Alarmed by a Japanese barge that passed close by, Kennedy was determined to swim down the Ferguson Passage through which the American PTs passed when they were operating in Blackett Strait Island. He was hopping and clinging to reefs and he made his way out into the passage where he treaded water for an hour before deciding that the PT’s were in action elsewhere for that night. The return trip nearly killed him, for strong currents spun him out into Blackett Strait and then back into Ferguson Passage. On August 04, 1943, Kennedy led the men back into the ocean striking out for Olasana Island in hopes of finding food and fresh water, but also trying to get closer to Ferguson Passage. It was a disappointment, for it only had coconuts that made some of the men sick. On August 05, 1943, Kennedy took a canoe into Ferguson Passage once more, with little success. On August 06, 1943, Kennedy returned with two Solomon Islanders Gasa and Kumana to Naru. Gasa showed Kennedy how to scratch a message into a green coconut husk. The message read NAURO ISL COMMANDER…NATIVE KNOWS…POST’IT…HE CAN PILOT…IIALIVE…NEED SMALL BOAT…KENNEDY. Gasa and Kumana took the message to the hideout of a nearby Australian coast watcher who arranged rescue . On August 07, 1943, eight islanders appeared at Naru shortly after Kennedy and Ross awoke and brought food and instructions from the local Allied coast watcher, for Lt. A. Reginald Evans wanted Kennedy to come over to Evan’s post. They stopped long enough at Olasana to feed the crew. The islanders hid Kennedy under a pile of palm fronds, so they could paddle Kennedy to Gomu Island in Blackott Strait. Evans had already notified Rendova of the discovery of PT-109’s survivors and the base commander was proposing to send the rescue mission directly to Olasana. Kennedy insisted on being picked up first, so he could guide the rescue boats PT-157 and PT-171 among the reefs and shallows of the island chain. The night of August 07, 1943, the boats met Kennedy at the rendezvous point exchanging a prearranged signal of four shots. Kennedy’s revolver was down to only three rounds, so he borrowed a rifle from Evan for the fourth. Standing up in the canoe to give the signal, for he did not anticipate the rifle’s recoil. In which it threw Kennedy off balance and dumped him into the water. It was a wet and thoroughly exhausted navy lieutenant who climbed aboard PT-157. The PT-157 crossed Blackett Strait under Kennedy’s direction and eased up to Olasana Island early in the morning of August 08, 1943. The rescue went forward without incident and the men of PT-109 reached Rendova at 5:30 in the morning on August 08, 1943.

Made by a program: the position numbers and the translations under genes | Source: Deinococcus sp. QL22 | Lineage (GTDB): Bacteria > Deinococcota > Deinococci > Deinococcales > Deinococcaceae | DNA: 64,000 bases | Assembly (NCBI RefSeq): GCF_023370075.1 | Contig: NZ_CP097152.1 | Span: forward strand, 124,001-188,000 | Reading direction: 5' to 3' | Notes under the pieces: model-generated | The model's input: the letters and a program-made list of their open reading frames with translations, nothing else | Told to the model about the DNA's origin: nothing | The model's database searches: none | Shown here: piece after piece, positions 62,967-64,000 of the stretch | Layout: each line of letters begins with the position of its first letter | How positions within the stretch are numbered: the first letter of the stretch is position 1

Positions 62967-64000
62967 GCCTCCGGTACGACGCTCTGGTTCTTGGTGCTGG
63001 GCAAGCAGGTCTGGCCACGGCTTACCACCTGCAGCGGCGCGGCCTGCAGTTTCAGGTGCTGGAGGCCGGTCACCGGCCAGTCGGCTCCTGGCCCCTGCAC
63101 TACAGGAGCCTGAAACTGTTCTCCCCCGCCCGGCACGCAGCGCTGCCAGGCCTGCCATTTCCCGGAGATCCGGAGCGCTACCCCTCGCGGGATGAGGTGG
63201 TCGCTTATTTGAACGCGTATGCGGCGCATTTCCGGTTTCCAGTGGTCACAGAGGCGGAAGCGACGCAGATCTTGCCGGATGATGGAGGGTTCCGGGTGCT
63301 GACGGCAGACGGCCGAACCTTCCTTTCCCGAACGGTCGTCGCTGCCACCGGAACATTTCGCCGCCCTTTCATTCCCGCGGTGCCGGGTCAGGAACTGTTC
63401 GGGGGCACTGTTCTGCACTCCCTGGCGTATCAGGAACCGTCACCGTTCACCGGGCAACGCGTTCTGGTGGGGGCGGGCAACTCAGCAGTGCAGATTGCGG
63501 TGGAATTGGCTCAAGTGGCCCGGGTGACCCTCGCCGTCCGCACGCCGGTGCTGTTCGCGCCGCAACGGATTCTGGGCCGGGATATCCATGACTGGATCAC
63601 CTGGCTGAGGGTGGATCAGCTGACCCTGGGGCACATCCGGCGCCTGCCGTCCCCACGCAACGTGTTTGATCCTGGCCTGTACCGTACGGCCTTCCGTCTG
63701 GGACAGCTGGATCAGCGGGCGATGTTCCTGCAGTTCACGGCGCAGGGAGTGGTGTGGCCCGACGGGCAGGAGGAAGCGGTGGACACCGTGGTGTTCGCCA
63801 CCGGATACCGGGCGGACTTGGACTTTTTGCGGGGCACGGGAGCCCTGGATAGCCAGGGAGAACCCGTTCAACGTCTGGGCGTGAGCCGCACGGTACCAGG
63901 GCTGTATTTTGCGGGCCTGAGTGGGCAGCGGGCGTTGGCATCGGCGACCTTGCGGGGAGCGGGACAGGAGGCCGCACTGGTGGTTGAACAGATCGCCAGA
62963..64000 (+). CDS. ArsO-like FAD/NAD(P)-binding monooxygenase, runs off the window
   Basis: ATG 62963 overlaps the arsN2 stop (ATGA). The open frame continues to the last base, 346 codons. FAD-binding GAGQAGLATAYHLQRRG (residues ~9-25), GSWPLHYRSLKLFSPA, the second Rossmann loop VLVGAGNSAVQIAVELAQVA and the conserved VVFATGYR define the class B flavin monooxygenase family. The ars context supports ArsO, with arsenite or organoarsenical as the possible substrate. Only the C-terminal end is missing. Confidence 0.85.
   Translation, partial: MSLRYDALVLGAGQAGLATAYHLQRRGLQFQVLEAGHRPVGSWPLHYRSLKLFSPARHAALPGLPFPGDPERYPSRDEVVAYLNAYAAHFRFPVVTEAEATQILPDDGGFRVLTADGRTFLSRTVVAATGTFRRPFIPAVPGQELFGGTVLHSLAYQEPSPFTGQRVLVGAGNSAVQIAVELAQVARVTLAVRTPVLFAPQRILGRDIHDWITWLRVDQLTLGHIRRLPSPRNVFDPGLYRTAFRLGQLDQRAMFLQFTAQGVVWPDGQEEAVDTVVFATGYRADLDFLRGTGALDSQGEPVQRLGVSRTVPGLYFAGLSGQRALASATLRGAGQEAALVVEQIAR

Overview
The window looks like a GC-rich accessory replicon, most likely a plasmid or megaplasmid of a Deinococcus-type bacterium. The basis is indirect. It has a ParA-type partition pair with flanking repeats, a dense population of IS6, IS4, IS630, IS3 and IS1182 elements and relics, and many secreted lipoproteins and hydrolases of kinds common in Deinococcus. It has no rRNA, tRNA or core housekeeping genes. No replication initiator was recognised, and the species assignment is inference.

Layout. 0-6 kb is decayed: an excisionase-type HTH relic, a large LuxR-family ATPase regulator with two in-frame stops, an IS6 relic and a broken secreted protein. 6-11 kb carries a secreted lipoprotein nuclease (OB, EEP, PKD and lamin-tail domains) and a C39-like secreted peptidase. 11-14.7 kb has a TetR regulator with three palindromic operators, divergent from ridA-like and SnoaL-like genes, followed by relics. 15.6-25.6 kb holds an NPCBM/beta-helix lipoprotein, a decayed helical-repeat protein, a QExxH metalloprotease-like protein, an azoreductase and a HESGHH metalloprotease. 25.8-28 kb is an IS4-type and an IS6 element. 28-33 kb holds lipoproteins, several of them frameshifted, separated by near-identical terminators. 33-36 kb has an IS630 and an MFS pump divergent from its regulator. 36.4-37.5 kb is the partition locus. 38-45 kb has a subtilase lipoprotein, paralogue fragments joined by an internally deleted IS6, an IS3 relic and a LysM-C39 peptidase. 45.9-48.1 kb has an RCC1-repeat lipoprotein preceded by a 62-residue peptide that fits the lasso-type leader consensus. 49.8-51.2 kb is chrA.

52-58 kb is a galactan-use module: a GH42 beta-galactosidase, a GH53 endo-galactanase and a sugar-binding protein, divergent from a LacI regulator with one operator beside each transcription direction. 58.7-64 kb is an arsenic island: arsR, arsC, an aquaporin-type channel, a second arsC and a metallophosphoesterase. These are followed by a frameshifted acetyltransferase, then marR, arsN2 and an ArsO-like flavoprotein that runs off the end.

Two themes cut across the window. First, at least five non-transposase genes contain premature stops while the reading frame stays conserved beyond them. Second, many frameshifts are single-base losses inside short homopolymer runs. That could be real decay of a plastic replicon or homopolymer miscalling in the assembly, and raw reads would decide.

Kennedy was awarded the Navy and Marine Corps for his courage and leadership. He also received the Purple Heart for his injuries suffered during the incident. Ens. Leonard Thom also received the Navy and Marine Corps Medal, but the event for Kennedy was far more reaching than simple decorations. The story was picked up by the writer John Hersey, for which he told it to the readers of the New Yorker and Reader’s Digest and it followed Kennedy into politics. It provided a strong foundation of his appeal as a young veteran and for he was a war hero who had not won battles but who had shown courage, dogged will, responsibility for those he led, the ability to inspire them, and it would be otherwise inexperienced political leader. The ordeal made Kennedy a war hero, but Kennedy’s frail health gave away, for he contracted malaria and his old back problems flared up. He was rotated back to duty in the United States and by spring of 1944 he found himself laid up in Boston’s Chelsea Naval Hospital and was diagnosed with a chronic lower back disease.

By this point Joe Kennedy Jr., Kennedy’s brother, had been flying missions against the Nazis for some time. Joe Kennedy Jr. even turned down a chance to return to the United States in order to keep flying. Later some would claim that Kennedy’s sudden celebrity from the PT-109 incident bothered his older brother Joe Jr. and drove him toward a reckless pursuit of heroism. What became Joe Jr’s final mission was an almost suicidal dangerous operation that consisted of dropping ten tons of high explosive TNT on a German target in France. The mission proved fatal, as Joe Jr’s plane exploded in the air over southern England on the evening of August 12, 1944. The devastating news reached the Kennedy family’s summer home in Hyannis, Massachusetts, a day later. The family was united in grief and their sorrows only increased in September, with the news that Kathleen’s husband had been killed in the war. Kennedy’s back trouble continued and the hero of PT- 109 left with a spinal injury received a medical discharge from the navy on March 01, 1945 . Returning to his family, Kennedy soon found himself the focus of his father’s thwarted ambitions. Joseph Kennedy, Sr. has seen his eldest son die in a war that he himself had opposed and he now channeled all of his energies and ambitions into a political career for his second –born son. Kennedy later described, “It was like being drafted. My father wanted his oldest son in politics.” “Wanted” isn’t the right word, He demanded it !”

Later when Kennedy was President of the United States, he welcomed both Arthur Evans and Benjamin Kevu to the White House. The coconut that Kennedy scratched the message onto and Evan’s reply had pride of place among his trophies and souvenirs .

John Fitzgerald Kennedy was assassinated on November 22, 1963 in Dallas, Texas to where he planned to make speeches on behalf of the space program, for Houston, Texas was the center for the manned space flight program . JFK at age 46 had been President of the United States for two years, ten months and two days.